of our system and you'd think about it on any given day, all of it, going to the bank, tomorrow to take out money, no bank can withstand that. so it's a great question and that is politics by another means, an act of war. >> if there's no more questions, we will go to one more here. and i'm not a mother that we don't know if it's the same or a different anonymous, a question. if the only problem here is that your company has a chinese name, cisco has been known to help china build its firewalls. and have you thought about changing her name to something else? >> to the first part of the
question, i think that the balance of the challenge that we have faced because we have a heritage in china, it is stunning to me at times to explain to someone that it's a 35 billion-dollar company and trusted globally and up to $35 billion, one third of all the huawei gear comes from american suppliers, at like $7 billion worth of procurement last year and is stunning to many. but people cannot grasp that. so yes, a great deal of this is a fundamental misunderstanding of what it means to be an international company with this heritage. if you read the senate report and so forth. it has links to the chinese
military and where the founders of the company have talked. >> that's hogwash. and you know, i thought that that might come up, and i thought about bringing in something about this tall, a 20 page report, with every bit of information, but i didn't want us to be distracted. and no, it is a fundamental part of the asia society and that is part of what we are here to do, to increase understanding of an area across different cultures and there's a fundamental misunderstanding of what it means to be a multinational with a heritage in china. and let me ask you the reverse question. was there any similar concerns in time that you are aware of that they were buying into the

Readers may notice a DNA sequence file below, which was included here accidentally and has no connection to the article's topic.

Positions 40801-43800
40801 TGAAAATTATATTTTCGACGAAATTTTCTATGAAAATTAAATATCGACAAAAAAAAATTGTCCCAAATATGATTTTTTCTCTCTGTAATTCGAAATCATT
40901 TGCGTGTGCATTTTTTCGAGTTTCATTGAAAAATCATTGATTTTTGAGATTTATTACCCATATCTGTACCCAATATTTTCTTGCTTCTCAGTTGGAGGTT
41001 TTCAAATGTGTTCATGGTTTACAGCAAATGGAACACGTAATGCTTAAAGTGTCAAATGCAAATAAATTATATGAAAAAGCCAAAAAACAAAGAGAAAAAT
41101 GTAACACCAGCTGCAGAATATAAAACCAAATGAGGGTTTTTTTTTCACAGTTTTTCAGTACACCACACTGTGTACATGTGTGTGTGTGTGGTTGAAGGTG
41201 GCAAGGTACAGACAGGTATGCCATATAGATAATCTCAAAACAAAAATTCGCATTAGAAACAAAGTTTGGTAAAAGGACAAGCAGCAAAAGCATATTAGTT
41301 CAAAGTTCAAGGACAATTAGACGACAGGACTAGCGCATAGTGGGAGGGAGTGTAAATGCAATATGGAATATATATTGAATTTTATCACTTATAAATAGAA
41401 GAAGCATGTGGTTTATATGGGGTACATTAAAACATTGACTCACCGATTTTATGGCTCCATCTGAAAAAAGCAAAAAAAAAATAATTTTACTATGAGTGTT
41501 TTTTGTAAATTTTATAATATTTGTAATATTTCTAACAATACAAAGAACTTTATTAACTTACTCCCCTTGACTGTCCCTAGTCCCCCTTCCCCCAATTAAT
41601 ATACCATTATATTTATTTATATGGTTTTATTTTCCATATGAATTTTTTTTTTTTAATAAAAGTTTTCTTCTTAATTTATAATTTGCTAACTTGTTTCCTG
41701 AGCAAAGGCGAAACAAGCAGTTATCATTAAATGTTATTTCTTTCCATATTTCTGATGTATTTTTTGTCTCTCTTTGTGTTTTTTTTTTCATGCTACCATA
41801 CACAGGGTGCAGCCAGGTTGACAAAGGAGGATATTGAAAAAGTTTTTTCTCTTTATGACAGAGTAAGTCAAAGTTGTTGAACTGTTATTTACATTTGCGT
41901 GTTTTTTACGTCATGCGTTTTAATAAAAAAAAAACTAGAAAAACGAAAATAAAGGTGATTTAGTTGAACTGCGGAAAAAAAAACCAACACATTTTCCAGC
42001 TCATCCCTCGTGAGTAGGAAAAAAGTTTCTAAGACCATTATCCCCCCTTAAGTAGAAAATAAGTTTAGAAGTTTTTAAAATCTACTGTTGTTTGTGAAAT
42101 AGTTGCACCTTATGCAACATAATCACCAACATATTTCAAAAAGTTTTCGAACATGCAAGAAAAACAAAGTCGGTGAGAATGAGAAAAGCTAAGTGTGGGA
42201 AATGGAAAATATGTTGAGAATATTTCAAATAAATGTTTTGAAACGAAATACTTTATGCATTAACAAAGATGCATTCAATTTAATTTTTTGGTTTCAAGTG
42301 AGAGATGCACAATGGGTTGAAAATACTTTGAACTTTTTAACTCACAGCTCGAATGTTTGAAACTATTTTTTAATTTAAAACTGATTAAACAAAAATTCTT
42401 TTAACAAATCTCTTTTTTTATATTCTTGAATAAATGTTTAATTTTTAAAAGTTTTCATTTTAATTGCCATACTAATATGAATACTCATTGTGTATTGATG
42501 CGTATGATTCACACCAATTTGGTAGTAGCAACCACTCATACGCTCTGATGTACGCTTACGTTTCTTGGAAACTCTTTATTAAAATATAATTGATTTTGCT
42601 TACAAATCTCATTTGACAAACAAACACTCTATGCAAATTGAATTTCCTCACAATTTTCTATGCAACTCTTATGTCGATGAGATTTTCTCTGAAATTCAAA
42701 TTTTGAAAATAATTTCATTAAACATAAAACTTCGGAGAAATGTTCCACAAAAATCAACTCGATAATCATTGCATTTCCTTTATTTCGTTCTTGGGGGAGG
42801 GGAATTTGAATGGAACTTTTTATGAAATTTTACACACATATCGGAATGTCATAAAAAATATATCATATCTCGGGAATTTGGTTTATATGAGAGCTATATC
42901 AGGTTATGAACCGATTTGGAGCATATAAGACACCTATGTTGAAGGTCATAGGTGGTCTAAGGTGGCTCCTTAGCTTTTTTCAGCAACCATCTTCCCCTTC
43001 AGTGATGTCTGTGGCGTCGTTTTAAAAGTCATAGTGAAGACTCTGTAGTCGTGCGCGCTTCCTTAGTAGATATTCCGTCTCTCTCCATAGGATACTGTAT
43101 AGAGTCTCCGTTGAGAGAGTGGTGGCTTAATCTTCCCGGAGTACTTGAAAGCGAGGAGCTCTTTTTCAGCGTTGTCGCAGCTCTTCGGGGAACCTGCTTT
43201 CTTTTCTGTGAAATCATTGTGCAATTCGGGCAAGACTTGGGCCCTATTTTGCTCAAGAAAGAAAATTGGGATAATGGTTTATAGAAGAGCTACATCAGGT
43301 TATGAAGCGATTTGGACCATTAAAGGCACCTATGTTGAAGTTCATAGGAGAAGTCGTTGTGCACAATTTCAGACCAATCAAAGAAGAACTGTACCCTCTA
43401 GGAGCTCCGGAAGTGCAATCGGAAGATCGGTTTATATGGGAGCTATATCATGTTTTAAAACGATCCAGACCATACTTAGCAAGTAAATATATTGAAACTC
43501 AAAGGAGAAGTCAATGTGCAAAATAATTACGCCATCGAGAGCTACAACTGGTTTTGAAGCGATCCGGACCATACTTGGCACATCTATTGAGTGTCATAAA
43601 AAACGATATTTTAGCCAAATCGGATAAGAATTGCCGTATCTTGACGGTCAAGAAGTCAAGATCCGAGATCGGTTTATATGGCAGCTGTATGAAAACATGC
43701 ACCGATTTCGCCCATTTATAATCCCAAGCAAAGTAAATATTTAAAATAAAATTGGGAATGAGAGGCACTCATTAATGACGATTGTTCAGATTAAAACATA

system to which you were a part of? >> i mean, i cannot speak for the concerns on that side, but you also have to keep in mind that the terminal, whether it is a pc or tablet or phone or what have you, it has not attracted the same attention as the access to the network in the corner. >> okay. >> and if you think about the name, say toyota, my grandmother used to buy japanese cars and imagine some of your parents today, i think we view toyota is a trusted brand with multiple individuals across the united states, and part of our closest allies are in japan. what is fascinating about that analogy is we did have to look at forcing the japanese to comply with rules and other
things. >> yes, we even rented a toyota, and we got a lawyer to break down the whole car, we assembled it and we didn't have to buy it but the point began to get into compliance and play by the global rules and now they are a trusted partner with it. >> certainly what the cia was doing with the federal trade commission with this. >> was part of the economic research with the cia. it was very sophisticated. >> will be interesting if you could see the cia parking lot. [laughter] okay, very good. [inaudible conversations] >> hello, i run a company specializing in negotiation and i would like to talk about the ip backside and recently we have